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Vol XXXV -Whole I\o- 1845.
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From the .Vet c York Tribune.
Y C. D. STEW ART.
Love all .' There is no living thing
Which God has not created ;
Love all! There is no living thing
Which God has ever hated ;
His love sustains the meanest life,
Whate'er does live or perish—
And man may not disdain to love
What God has loved to cherish.
Love all! For hate begetteth hate,
And love through love inereaseth ;
Love all! For hate shall faint and fall j
While love like God ne'er ceaseth :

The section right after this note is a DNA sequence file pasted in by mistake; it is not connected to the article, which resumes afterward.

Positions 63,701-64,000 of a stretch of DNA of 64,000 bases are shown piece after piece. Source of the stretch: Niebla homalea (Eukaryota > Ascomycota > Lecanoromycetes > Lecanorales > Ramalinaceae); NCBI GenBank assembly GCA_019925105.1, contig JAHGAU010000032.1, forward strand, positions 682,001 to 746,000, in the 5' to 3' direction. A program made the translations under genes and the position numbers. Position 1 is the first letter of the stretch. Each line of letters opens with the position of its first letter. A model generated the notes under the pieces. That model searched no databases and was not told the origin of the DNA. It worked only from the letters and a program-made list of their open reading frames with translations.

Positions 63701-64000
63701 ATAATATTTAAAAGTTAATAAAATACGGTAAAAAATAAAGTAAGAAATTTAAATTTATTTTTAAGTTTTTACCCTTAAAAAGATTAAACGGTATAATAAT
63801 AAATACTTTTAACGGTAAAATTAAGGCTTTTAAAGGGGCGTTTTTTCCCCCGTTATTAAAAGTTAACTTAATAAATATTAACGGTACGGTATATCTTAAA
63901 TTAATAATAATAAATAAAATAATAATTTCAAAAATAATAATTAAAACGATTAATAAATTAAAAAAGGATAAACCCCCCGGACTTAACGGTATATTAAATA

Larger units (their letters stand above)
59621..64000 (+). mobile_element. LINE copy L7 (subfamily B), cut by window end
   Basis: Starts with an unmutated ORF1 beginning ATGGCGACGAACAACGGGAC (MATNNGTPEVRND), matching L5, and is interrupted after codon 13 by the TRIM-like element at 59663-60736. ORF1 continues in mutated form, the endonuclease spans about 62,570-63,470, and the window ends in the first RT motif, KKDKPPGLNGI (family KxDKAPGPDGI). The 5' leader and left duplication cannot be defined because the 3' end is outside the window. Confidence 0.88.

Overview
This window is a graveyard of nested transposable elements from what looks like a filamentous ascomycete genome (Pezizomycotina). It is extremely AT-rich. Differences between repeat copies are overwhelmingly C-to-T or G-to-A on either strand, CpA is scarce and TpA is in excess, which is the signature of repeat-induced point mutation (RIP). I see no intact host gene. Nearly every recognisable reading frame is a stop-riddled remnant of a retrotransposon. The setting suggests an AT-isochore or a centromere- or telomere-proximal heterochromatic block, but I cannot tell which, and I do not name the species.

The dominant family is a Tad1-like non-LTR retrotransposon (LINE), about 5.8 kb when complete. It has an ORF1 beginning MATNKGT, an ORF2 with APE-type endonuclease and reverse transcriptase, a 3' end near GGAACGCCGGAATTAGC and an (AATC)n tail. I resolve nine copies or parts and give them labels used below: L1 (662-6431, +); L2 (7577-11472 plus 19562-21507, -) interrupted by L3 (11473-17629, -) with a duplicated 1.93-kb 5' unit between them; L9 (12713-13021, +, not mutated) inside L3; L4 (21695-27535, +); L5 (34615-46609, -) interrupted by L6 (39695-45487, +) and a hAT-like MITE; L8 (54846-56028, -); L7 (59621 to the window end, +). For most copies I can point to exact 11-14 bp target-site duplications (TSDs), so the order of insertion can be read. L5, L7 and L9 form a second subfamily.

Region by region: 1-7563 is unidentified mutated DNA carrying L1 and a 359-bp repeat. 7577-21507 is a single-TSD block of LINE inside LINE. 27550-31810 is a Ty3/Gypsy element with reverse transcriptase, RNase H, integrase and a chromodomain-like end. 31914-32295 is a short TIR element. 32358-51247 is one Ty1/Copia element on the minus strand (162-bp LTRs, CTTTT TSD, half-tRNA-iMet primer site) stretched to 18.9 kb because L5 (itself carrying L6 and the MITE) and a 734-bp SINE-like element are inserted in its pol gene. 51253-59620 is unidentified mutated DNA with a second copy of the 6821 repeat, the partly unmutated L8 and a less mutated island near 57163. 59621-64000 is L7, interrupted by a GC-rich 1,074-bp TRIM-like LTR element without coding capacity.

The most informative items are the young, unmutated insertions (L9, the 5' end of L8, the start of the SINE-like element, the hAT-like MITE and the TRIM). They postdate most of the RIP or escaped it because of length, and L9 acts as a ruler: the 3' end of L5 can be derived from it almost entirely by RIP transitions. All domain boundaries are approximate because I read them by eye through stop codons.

Love is the law, the life supreme.
The goal where all are tending ;
The hate shall die, the strife shall cease,
But love is never ending.
The Better Choice*
BY REV. I)R. CUMMING, LONDON.
Never forget that if you set out to gain
the world, it is but a chance, a peradven
ture if you succeed. Nay. for one that
succeeds, who does not know that nine fail ?
But if you set out to seek the world, and
let the world absorb your heart, and con
centrate upon that world the best, your
holiest affections, the certainty is that while
you may lose the world you will lose your
soul. Yet man, when he thu9 loses God
and feels miserable, goes and joins him
self to anything and everything that will
promise to remove his misery and restore
his lost happiness. The prodigal joined
himself to a citizen of the strange coun
try; so does the natural man join himself
to trade, devoting to it every energy, or
to pleasure, or ambition, or political duties,
or he joins himself to gayety. to brilliant
circles, shining fetes, great parties if per